Islands in a Cosmopolitan Sea: A History of the Comoros
An online book talk by Iain Walker author of Islands in a Cosmopolitan Sea: A History of the Comoros, organised by the Leiden Centre for Indian Ocean Studies.
Discussants: Anne Bang (University of Bergen, Norway); Kai Kresse (Free University Berlin, Germany)
This webinar will take place from 12:30 - 14:00 p.m. Amsterdam Time (Central European Summer Time, CEST).
Leiden Centre for Indian Ocean Studies (Leiden University, KITLV/Royal Netherlands Institute of Southeast Asian and Caribbean Studies and IIAS).
Source: Oxford University Press
Iain Walker, Islands in a Cosmopolitan Sea: A History of the Comoros
Many people today have never heard of the Comoros, but these islands were once part of a prosperous economic system that stretched halfway around the world. A key node in the trading networks of the Indian Ocean, the Comoros thrived by exchanging slaves and commodities with African, Arab and Indian merchants. By the seventeenth century, the archipelago had become an important supply point on the route from Europe to Asia, and developed a special relationship with the English. The twentieth century brought French colonial rule and a plantation economy based on perfumes and spices. In 1975, following decades of neglect, the Comoros declared independence from France, only to be blighted by a series of coups, a radical revolutionary government and a mercenary regime. Today, the island nation suffers chronic mismanagement and relies on foreign aid and remittances from a diasporic community in France. Nonetheless, the Comoros are largely peaceful and culturally vibrant—connected to the outside world in the internet age, but, at the same time, still slightly apart. Iain Walker traces the history and unique culture of these enigmatic islands, from their first settlement by Africans, Arabs and Austronesians, through their heyday within the greater Swahili world and their decline as a forgotten outpost of the French colonial empire, to their contemporary status as an independent state in the Indian Ocean.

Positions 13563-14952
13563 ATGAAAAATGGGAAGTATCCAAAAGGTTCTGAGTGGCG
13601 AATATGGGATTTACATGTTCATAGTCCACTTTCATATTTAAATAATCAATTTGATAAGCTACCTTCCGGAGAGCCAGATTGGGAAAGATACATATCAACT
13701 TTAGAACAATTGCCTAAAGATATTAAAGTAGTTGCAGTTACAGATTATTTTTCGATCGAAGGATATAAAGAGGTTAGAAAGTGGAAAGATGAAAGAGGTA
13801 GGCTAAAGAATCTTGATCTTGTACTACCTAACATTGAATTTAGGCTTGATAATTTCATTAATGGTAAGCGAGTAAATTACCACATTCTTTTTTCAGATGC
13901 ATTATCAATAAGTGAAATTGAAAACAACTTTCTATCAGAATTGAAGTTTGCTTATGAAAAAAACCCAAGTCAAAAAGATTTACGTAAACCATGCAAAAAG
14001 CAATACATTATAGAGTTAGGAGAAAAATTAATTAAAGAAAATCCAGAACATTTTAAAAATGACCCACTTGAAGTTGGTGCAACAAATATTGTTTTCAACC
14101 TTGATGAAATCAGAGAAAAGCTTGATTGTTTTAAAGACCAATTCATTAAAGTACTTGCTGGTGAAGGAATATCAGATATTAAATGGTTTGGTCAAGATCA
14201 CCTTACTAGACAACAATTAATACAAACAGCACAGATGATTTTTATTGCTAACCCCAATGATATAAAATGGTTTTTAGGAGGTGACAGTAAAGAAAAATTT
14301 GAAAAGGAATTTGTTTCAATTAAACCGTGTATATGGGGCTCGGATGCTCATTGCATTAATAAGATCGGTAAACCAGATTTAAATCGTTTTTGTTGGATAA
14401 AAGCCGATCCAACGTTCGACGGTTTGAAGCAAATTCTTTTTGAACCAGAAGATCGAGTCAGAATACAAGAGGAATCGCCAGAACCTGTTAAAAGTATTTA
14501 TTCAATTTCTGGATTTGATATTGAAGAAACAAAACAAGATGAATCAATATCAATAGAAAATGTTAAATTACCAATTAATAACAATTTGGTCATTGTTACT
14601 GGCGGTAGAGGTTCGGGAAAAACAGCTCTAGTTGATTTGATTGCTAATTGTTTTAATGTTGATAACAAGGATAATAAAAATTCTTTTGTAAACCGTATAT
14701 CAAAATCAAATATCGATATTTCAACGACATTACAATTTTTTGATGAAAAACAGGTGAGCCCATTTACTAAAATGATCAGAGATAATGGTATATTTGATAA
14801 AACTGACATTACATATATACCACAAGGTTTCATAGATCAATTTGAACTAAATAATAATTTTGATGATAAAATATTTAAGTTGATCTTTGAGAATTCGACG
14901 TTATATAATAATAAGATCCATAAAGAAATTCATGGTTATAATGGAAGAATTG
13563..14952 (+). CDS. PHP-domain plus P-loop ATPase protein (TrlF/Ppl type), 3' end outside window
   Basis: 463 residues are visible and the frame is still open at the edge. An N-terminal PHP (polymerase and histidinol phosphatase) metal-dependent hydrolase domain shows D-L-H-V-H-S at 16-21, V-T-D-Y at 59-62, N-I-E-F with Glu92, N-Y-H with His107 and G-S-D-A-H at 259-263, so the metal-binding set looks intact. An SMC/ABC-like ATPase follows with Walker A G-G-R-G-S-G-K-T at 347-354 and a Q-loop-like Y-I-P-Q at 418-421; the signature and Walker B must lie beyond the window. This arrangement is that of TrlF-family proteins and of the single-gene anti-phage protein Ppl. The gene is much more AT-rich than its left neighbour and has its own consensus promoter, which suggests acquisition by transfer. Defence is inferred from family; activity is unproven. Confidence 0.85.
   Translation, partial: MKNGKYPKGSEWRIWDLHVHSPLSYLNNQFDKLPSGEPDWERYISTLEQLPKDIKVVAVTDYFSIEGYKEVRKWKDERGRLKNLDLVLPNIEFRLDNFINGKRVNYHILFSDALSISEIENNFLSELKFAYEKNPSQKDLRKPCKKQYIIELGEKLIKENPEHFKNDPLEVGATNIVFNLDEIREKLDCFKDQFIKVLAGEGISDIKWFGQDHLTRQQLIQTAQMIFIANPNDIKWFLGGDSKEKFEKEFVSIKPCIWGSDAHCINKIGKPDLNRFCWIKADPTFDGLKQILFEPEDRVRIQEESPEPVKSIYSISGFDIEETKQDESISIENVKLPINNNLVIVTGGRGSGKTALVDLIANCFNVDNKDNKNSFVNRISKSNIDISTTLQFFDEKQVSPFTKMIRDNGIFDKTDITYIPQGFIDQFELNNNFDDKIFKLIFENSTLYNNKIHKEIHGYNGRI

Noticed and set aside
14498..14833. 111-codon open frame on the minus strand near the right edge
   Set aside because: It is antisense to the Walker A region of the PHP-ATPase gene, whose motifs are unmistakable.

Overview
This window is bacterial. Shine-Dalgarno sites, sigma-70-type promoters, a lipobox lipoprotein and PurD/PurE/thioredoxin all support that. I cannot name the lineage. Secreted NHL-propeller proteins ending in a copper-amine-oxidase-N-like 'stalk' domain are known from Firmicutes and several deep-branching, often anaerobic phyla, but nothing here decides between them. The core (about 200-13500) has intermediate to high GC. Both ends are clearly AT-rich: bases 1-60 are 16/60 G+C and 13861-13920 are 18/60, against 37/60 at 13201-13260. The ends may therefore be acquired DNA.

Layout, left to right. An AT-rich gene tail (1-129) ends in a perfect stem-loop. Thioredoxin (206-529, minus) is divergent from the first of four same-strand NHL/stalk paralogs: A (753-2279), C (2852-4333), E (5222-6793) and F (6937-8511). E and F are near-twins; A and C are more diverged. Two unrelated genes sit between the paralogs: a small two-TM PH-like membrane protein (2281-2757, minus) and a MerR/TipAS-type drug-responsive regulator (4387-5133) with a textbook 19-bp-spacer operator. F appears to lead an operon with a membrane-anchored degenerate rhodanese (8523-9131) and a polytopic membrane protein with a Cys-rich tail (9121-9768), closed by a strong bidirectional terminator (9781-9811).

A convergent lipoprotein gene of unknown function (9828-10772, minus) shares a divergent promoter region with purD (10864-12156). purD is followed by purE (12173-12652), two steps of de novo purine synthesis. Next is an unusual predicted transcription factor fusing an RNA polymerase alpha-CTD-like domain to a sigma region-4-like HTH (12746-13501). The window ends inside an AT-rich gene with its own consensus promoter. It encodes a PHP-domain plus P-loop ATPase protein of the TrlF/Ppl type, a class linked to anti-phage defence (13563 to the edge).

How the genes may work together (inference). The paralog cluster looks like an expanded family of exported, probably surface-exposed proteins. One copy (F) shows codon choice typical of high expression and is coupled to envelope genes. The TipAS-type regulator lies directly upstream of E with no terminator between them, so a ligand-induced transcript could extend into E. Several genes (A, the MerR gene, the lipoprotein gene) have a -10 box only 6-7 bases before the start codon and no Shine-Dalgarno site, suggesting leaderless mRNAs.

The Speaker (author)
Iain Walker is Senior Research Fellow at the Max Planck Institute for Social Anthropology, in Halle, Germany. He has been working on the Comoros since the late 1980s and has conducted fieldwork on all islands as well as with the Comorian community of Zanzibar. His doctoral thesis, later published as "Becoming the Other, Being Oneself: Constructing Identities in a Connected World", was on mimesis on Ngazidja, while more recently he has been working on identities on Mayotte.
The speaker will answer questions after the talk.
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